Column - Burnett can be successful this season in Pittsburgh
Published: Friday, April 27, 2012
Updated: Friday, April 27, 2012 02:04
Last Saturday, the Pittsburgh Pirates’ A.J. Burnett stymied the St. Louis Cardinals in his first start with his new team, dazzling the defending World Series champions with an impressive array of pitches and showing Pirates fans why he has the potential to be the ace of the staff.
Burnett earned the win behind seven shutout innings, while allowing two walks and only three hits over an extremely economical 75 pitches. He became the first Pittsburgh Pirate to throw at least seven scoreless innings with seven strikeouts in his first start for the club in more than 100 years, according to Elias Sports Bureau.
Burnett’s right – it’s still April. Both he and the team have a lot of games left to play, but Pittsburgh fans, the organization and even Burnett’s teammates had to be at least encouraged by what they saw from the veteran right-hander on the mound Saturday.
Almost as impressive as the win itself was the way Burnett found his way out of a critical first-inning jam. Burnett started the game with four straight balls to Cardinal leadoff man Rafeal Furcal, immediately followed by a single and another walk that loaded the bases with no outs after just the first three hitters.
But he stayed mentally tough, buckling down and striking out the next two batters before eventually earning the third out with a little help from a leaping Clint Barmes, stranding the bases loaded.
It was a first inning that was somewhat of a microcosm of the 35-year-old veteran’s career.
Burnett has always been an exceptional talent with multiple "plus pitches," but throughout his career, he’s often had to battle, usually against himself, in order to capture consistent success.
As a rabid New York Yankees enthusiast, I became all too familiar with the internal struggles of the now ex-Yankee during the last three years, watching Burnett scuffle his way to career highs in ERA each of the last two years in pinstripes.
But I think that ultimately, for a number of reasons, Pirates fans will see a much more effective starter than the one who failed to meet the lofty contract expectations in the Bronx. The first simply being that he’s not pitching in the AL East anymore.
The prolific offenses that highlight this division would have any opposing pitcher losing sleep the night before a start. But with Burnett, the pressures of consistently winning within the division seemed to weigh on the right-hander over time, compounding the mental mistakes and lapses in execution.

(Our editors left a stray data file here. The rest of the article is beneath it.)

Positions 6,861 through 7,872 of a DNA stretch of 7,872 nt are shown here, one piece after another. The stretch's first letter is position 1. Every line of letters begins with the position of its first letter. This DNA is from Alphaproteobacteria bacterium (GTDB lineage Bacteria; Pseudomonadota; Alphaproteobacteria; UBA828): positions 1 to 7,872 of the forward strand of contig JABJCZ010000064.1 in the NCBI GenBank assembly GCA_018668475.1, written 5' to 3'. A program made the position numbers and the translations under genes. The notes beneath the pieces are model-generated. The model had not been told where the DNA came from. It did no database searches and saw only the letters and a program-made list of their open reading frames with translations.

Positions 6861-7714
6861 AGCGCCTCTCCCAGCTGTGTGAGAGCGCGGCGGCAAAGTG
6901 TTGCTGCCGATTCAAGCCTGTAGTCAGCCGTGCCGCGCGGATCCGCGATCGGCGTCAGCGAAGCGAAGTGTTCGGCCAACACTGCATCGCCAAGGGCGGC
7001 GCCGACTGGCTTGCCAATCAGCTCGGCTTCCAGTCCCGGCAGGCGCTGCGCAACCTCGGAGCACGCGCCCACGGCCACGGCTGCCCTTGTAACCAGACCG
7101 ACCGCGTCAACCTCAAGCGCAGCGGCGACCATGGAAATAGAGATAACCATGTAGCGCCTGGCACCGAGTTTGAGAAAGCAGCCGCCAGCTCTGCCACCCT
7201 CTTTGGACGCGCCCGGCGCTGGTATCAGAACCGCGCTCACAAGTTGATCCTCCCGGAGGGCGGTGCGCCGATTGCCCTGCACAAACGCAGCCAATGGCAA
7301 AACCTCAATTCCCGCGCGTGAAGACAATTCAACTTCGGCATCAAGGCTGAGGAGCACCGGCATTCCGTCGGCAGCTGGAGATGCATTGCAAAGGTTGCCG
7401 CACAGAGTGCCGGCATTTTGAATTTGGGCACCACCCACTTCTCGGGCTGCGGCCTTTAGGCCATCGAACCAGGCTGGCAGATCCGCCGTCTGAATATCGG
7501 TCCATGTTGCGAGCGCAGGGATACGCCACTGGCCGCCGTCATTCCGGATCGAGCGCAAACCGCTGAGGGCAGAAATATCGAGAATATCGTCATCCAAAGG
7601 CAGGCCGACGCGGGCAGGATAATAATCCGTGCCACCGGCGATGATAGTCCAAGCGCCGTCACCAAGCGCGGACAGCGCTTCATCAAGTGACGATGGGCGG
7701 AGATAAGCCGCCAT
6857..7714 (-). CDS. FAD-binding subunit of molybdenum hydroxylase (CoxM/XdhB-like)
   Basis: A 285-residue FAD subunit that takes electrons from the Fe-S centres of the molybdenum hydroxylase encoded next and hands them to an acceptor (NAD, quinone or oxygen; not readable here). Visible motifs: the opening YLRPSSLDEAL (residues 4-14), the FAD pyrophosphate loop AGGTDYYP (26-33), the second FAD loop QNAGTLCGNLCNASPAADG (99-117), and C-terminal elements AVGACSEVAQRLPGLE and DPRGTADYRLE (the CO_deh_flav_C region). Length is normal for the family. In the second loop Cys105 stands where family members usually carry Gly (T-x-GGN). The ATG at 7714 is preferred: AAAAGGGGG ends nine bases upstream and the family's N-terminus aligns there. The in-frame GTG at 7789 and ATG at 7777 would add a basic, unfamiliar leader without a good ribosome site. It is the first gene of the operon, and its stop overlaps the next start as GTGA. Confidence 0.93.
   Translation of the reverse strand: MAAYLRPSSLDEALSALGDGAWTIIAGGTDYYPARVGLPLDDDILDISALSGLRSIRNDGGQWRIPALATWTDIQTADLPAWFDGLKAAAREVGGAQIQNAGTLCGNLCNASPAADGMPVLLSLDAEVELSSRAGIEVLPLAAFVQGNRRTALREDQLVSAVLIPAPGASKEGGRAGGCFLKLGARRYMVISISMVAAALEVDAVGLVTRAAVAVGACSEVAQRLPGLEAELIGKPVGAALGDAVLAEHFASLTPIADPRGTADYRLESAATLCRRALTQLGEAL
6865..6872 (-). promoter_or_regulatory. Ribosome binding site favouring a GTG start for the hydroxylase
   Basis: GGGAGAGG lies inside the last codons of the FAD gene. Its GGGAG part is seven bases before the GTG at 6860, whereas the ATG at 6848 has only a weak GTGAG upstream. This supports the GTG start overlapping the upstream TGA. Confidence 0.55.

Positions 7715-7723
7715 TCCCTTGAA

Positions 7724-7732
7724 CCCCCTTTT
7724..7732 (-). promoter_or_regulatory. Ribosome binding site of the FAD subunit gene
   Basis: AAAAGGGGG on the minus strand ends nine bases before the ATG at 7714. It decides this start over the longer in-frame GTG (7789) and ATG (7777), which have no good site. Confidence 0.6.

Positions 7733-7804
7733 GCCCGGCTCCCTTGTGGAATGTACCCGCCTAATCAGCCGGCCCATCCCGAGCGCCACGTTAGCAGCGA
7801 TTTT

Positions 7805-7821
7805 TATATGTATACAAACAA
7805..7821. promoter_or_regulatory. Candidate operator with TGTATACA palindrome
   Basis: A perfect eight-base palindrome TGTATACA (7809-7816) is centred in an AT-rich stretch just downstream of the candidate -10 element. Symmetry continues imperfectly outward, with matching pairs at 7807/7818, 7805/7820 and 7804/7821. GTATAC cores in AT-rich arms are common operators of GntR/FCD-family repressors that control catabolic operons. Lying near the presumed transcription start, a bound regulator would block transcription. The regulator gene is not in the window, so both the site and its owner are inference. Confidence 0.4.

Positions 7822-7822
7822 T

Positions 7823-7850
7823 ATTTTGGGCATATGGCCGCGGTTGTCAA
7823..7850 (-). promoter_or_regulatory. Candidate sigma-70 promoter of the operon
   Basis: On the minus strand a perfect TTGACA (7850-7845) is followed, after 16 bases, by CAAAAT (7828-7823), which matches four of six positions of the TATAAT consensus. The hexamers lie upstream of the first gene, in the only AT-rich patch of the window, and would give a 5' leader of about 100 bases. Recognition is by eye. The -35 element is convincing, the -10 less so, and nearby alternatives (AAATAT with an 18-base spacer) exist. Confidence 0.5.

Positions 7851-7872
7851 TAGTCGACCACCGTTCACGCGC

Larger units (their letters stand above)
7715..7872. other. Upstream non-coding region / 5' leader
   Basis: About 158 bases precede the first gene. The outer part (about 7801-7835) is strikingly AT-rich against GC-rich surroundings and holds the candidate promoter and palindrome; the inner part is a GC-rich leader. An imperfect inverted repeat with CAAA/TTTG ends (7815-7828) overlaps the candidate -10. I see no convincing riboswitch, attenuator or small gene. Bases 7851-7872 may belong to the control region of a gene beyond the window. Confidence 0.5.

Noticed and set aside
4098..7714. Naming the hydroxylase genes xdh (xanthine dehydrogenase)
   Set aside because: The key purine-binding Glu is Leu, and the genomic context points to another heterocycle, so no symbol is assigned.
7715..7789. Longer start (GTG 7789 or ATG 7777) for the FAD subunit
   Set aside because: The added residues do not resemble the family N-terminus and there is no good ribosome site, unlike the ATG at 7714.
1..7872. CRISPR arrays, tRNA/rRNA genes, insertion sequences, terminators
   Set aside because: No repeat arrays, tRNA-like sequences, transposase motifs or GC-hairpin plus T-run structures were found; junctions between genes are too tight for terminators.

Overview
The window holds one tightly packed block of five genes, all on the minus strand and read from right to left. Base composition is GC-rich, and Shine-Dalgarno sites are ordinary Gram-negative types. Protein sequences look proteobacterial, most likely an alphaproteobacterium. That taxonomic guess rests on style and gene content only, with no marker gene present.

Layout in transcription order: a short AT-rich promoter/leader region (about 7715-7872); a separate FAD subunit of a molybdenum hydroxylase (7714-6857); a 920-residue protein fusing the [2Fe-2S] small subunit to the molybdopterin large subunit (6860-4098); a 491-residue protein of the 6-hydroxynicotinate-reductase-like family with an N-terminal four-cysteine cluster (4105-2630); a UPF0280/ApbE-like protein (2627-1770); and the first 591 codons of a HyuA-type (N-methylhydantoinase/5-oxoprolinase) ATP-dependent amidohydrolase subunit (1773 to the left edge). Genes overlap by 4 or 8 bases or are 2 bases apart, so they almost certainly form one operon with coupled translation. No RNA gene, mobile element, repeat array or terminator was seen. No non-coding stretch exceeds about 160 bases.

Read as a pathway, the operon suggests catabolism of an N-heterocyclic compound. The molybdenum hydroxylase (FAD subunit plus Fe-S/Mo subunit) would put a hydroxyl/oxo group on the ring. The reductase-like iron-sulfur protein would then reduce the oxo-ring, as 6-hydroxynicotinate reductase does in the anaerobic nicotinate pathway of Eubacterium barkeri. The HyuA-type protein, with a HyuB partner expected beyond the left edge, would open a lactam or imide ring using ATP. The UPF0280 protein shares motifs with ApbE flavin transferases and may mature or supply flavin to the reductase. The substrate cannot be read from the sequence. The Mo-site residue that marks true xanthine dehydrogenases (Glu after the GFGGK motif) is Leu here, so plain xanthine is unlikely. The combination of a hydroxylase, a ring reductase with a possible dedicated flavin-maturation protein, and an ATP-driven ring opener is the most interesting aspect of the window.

But in 2012, he’ll have less pressure to win in the smaller Pittsburgh market and may have an easier time with most of the non-DH offenses in the National League. Even making a majority of his starts in the Pirates’ home PNC Park instead of Yankee Stadium, a notorious hitter’s park, will contribute to what I think will be a successful year for Burnett.
Even with these advantages, success won’t come automatically to anyone in Major League Baseball.
But again, Burnett is a veteran, and likely a hungry one at that, in a potential contract year. And even amid all the ups and downs in New York, I don’t think a single relevant sports mind ever questioned Burnett’s work ethic or dedication, and rightfully so. Despite all his struggles, Burnett never gave anything except his all and was just as visibly frustrated with himself as any fan could have been.
At the very least, the Pirates will have a solid veteran in Burnett, who can consume a lot of innings to protect their bullpen, as well as a great teammate who has already accepted a leadership role within the team by mentoring some of the younger pitchers.
A.J. Burnett has always been capable of pitching much better than his career statistics indicate. And even though he’s only made one start so far for the Pirates this year, I firmly believe that at this point in his career, Burnett has set himself up to have a better-than-average season.